During the pandemic, she invited her frazzled mom-friends to her Oakland home to make use of her infrared sauna, cold-plunge and red-light therapy machines. While her friends decompressed, Mokrani took their kids and her son (she’s a single mother) out to play. When she returned, she saw first-hand how such therapies improved her friend’s mental health and well-being.
“I knew I had to take this idea to the public,” she said.
Created by a team of professionals that includes the L.A. designer Lindsay Pennington, the interiors of the studio evoke the feeling of a North African bathhouse — Mokrani’s parents are from Algeria — in an attempt to transport clients as far away from the hustle-and-bustle of Ashby Avenue as possible.
The space is divided into a reception area and a large sky-lit space with a lounge at its center, surrounded by six treatment rooms. The studio is wheelchair accessible and will soon have a lift to assist those in wheelchairs getting in and out of the cold plunge.
Responding to what she saw during the pandemic, Mokrani thought it was crucial to offer supervised child care.
“What a great model to show our children – that self-care is important,” she said. “I am a better mother, sister and friend because I take care of myself.”
Memberships range from $159 to $995 a month. There’s also an a la carte menu that ranges from $25 for a NuCalm meditation program to $97.50 for a two-person, 50-minute infrared sauna session) and other packages, as well as a sliding scale.
Funding for the nonprofit side comes from community donations and a “pay-it-forward” program in which studio members can make a tax-deductible contribution.
In the spotlight Southside
New leader of Berkeley’s YWCA chapter looks to continue its 133-year record of service
Berkeley’s YWCA, originally called the University YWCA, was founded in 1889 by 17 of the 24 female students then attending UC Berkeley. Their goal was to provide all sorts of support for the students, while also doing good work for the community.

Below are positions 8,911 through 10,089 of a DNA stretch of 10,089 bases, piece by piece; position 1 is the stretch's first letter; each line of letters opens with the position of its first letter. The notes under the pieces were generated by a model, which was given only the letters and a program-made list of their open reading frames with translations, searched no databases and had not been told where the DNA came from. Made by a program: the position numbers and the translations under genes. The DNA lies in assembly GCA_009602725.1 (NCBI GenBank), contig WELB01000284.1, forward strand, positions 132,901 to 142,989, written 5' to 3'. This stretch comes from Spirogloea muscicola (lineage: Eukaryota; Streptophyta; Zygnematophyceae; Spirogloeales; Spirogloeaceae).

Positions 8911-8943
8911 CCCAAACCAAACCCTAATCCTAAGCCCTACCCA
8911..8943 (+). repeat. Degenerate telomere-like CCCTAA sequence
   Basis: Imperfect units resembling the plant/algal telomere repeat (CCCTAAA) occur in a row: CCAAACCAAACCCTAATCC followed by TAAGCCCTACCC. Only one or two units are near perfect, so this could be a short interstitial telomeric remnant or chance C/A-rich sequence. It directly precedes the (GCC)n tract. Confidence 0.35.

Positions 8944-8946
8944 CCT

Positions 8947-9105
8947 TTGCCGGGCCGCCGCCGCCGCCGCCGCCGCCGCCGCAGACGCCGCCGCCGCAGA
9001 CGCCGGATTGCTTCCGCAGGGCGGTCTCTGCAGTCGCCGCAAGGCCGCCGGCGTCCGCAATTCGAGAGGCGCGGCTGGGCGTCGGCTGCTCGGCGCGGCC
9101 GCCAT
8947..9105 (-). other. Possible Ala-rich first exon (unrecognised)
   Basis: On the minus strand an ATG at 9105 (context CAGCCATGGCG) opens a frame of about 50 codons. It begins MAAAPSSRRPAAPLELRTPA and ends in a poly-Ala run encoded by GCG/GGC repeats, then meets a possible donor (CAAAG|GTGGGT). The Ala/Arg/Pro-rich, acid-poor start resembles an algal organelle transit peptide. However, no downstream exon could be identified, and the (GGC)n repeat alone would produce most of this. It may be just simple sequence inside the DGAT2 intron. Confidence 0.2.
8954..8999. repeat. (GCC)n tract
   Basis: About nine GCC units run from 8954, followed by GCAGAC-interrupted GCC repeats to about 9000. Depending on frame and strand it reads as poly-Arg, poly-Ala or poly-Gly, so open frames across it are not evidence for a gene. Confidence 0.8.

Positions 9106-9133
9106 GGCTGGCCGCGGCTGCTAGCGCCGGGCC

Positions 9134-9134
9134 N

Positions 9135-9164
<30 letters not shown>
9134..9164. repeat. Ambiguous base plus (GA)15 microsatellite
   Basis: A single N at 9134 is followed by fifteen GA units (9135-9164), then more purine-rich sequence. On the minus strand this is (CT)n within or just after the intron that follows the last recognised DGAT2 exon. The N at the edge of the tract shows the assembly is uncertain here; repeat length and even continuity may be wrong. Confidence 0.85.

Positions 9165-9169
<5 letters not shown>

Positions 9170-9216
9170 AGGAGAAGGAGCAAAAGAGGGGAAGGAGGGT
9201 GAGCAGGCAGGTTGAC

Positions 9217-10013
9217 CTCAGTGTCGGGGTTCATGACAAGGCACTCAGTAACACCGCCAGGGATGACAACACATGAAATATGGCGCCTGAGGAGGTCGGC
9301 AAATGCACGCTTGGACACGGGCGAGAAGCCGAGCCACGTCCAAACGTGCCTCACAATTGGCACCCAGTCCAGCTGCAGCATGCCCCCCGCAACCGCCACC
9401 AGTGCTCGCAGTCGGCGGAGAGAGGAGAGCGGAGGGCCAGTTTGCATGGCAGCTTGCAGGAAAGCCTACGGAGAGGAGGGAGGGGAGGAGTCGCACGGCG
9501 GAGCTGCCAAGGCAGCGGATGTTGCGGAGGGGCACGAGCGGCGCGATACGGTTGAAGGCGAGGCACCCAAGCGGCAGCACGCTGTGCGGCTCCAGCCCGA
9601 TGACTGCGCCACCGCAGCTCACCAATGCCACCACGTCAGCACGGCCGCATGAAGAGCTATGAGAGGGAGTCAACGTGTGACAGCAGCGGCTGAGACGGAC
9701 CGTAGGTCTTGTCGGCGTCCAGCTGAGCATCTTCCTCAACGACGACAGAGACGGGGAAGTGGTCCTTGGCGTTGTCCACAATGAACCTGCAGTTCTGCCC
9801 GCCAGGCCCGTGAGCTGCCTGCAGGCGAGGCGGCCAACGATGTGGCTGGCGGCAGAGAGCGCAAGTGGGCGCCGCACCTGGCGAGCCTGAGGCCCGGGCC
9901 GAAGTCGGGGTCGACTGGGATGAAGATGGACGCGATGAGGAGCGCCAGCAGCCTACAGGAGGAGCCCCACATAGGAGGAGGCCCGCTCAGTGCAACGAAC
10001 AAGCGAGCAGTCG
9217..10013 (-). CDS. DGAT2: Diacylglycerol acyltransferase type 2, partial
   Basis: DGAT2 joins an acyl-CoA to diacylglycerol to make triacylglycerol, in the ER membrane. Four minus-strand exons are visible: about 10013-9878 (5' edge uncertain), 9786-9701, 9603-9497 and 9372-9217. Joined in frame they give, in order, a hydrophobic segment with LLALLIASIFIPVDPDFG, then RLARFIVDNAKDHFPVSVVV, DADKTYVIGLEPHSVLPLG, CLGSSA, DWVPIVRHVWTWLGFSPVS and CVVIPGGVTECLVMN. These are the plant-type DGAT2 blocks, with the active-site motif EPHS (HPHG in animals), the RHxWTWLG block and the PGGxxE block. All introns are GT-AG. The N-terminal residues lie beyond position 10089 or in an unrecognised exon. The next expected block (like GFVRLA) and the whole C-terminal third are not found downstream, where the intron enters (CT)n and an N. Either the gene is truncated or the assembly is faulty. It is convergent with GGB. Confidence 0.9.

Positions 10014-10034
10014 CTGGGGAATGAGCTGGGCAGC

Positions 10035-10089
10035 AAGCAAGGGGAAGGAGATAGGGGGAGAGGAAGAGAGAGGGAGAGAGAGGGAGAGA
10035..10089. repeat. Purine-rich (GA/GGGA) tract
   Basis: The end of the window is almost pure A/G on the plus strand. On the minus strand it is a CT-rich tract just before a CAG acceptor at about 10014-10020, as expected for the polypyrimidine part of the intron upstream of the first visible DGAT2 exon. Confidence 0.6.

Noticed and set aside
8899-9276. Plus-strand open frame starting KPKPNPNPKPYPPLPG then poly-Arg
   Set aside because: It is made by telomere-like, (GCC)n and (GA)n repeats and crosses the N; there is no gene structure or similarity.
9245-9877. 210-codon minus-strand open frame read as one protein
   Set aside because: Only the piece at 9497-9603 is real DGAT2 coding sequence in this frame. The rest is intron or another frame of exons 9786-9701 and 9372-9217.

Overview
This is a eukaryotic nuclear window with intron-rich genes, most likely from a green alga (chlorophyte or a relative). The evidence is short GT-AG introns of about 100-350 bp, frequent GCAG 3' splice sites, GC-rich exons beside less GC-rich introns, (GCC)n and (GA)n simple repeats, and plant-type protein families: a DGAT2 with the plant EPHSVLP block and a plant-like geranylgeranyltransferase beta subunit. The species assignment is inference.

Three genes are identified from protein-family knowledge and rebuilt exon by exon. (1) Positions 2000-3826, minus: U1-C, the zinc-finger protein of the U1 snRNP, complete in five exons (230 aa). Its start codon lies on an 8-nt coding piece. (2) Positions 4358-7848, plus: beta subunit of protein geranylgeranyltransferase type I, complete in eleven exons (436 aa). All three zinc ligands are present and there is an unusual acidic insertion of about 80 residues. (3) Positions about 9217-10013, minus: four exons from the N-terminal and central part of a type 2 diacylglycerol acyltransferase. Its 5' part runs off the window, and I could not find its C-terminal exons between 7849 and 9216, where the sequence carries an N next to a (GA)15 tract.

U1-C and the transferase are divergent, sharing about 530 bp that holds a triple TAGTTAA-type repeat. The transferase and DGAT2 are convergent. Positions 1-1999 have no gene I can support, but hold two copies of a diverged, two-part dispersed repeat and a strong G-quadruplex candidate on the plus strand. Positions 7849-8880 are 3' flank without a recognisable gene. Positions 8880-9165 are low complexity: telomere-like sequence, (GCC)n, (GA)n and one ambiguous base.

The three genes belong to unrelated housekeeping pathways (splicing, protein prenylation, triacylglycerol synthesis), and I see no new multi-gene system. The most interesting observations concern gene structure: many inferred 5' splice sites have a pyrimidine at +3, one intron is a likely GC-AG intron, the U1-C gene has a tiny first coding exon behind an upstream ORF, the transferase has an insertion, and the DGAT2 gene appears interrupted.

“It was a beautiful history in terms of serving the university women, who would come back or stay connected to the organization,” said Jennifer Radics-Johnson, the new executive director of the 133-year-old nonprofit, now known as the YWCA Berkeley/Oakland. “This chapter has always been in the forefront of the women’s rights movements and social and racial justice as well.”
Radics-Johnson was named executive director on April 4, bringing 15 years’ nonprofit experience to the job, most recently as the executive director for the Alisa Ann Ruch Burn Foundation, a statewide organization. A SoCal native, she moved to the East Bay with her husband eight years ago.
Her new position reflects ideals that deeply resonate with her.
“The mission of eliminating racism and empowering women — I literally could not dream up a better mission. Although professionally I haven’t been able to work specifically in this arena, as a woman of color, it’s a driving force in me,” she said. “Doing this full time as a profession and really thinking about how to achieve this mission within our communities was just a dream come true.”
The YWCA Berkeley/Oakland started as two separate chapters, each with its own building designed by the pioneering architect Julia Morgan. The Berkeley “Y cottage” ended up being sold to UC Berkeley in 1957. A year later the chapter moved into its current location, a new 14,000-square-foot building designed by the Bay Area architect Joseph Esherick.
The Oakland Y’s five-story structure, built in 1915, proved too costly for the struggling chapter to maintain and was sold in 2007, two years after the Oakland chapter merged with the Berkeley chapter.
The headquarters for the combined chapters houses a staff of nine full-timers, a half-dozen work-study students and dozens of interns and volunteers, mostly from the Cal campus.
Over the years the chapter raised funds for the Red Cross during World War I, housed Planned Parenthood in 1969 and created a Black Unit in 1970 for Black members of the university community.
Current programming includes financial literacy for domestic violence survivors, the Strive Program, an eight-week course for women looking to reenter the workforce, and TechGyrls, digital literacy for Oakland middle-school girls. The chapter’s also participating in a national YWCA social justice initiative called Stand Against Racism Challenge, which provides participants with small, daily challenges that build more effective social justice habits. The challenge runs through May 2.
At its annual Festival of Women Authors, now in its 28th year, Radics-Johnson met a longtime volunteer who in 1963 was selected to represent the chapter at the March on Washington.
“The history we have in terms of racial and social justice is so long standing,” she said.
The chapter is in the process of rebuilding its programming after the pandemic forced all of its in-person activities to go virtual. Radics-Johnson hopes to hear from the public.
“We want to see what the community is into now,” she said.
Reopened Northwest Berkeley
‘Far & Few’ vintage shop is back on San Pablo Avenue